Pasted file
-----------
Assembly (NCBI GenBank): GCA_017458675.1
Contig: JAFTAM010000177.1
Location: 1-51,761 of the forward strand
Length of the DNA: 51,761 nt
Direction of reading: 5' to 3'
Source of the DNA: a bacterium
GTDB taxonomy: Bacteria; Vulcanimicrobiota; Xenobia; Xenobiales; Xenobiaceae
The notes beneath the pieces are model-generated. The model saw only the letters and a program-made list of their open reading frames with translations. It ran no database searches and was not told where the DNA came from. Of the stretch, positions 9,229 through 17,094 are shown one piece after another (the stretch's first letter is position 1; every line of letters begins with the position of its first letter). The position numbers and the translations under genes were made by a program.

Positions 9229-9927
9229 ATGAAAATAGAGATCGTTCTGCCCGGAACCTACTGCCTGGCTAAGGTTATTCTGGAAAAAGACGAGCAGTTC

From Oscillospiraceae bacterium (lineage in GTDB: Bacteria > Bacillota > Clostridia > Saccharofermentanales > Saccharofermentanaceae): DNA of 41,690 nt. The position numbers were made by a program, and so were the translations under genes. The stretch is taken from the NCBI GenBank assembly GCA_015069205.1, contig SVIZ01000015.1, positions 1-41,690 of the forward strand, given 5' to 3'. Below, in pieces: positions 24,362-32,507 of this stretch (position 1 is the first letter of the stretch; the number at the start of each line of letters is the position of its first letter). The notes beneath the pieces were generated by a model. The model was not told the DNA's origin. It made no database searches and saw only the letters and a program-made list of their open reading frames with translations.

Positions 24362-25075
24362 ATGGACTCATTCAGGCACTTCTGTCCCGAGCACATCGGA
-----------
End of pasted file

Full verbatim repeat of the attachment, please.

Assembly (NCBI GenBank): GCA_017458675.1
Contig: JAFTAM010000177.1
Location: 1-51,761 of the forward strand
Length of the DNA: 51,761 nt
Direction of reading: 5' to 3'
Source of the DNA: a bacterium
GTDB taxonomy: Bacteria; Vulcanimicrobiota; Xenobia; Xenobiales; Xenobiaceae
The notes beneath the pieces are model-generated. The model saw only the letters and a program-made list of their open reading frames with translations. It ran no database searches and was not told where the DNA came from. Of the stretch, positions 9,229 through 17,094 are shown one piece after another (the stretch's first letter is position 1; every line of letters begins with the position of its first letter). The position numbers and the translations under genes were made by a program.

Positions 9229-9927
9229 ATGAAAATAGAGATCGTTCTGCCCGGAACCTACTGCCTGGCTAAGGTTATTCTGGAAAAAGACGAGCAGTTC

From Oscillospiraceae bacterium (lineage in GTDB: Bacteria > Bacillota > Clostridia > Saccharofermentanales > Saccharofermentanaceae): DNA of 41,690 nt. The position numbers were made by a program, and so were the translations under genes. The stretch is taken from the NCBI GenBank assembly GCA_015069205.1, contig SVIZ01000015.1, positions 1-41,690 of the forward strand, given 5' to 3'. Below, in pieces: positions 24,362-32,507 of this stretch (position 1 is the first letter of the stretch; the number at the start of each line of letters is the position of its first letter). The notes beneath the pieces were generated by a model. The model was not told the DNA's origin. It made no database searches and saw only the letters and a program-made list of their open reading frames with translations.

Positions 24362-25075
24362 ATGGACTCATTCAGGCACTTCTGTCCCGAGCACATCGGA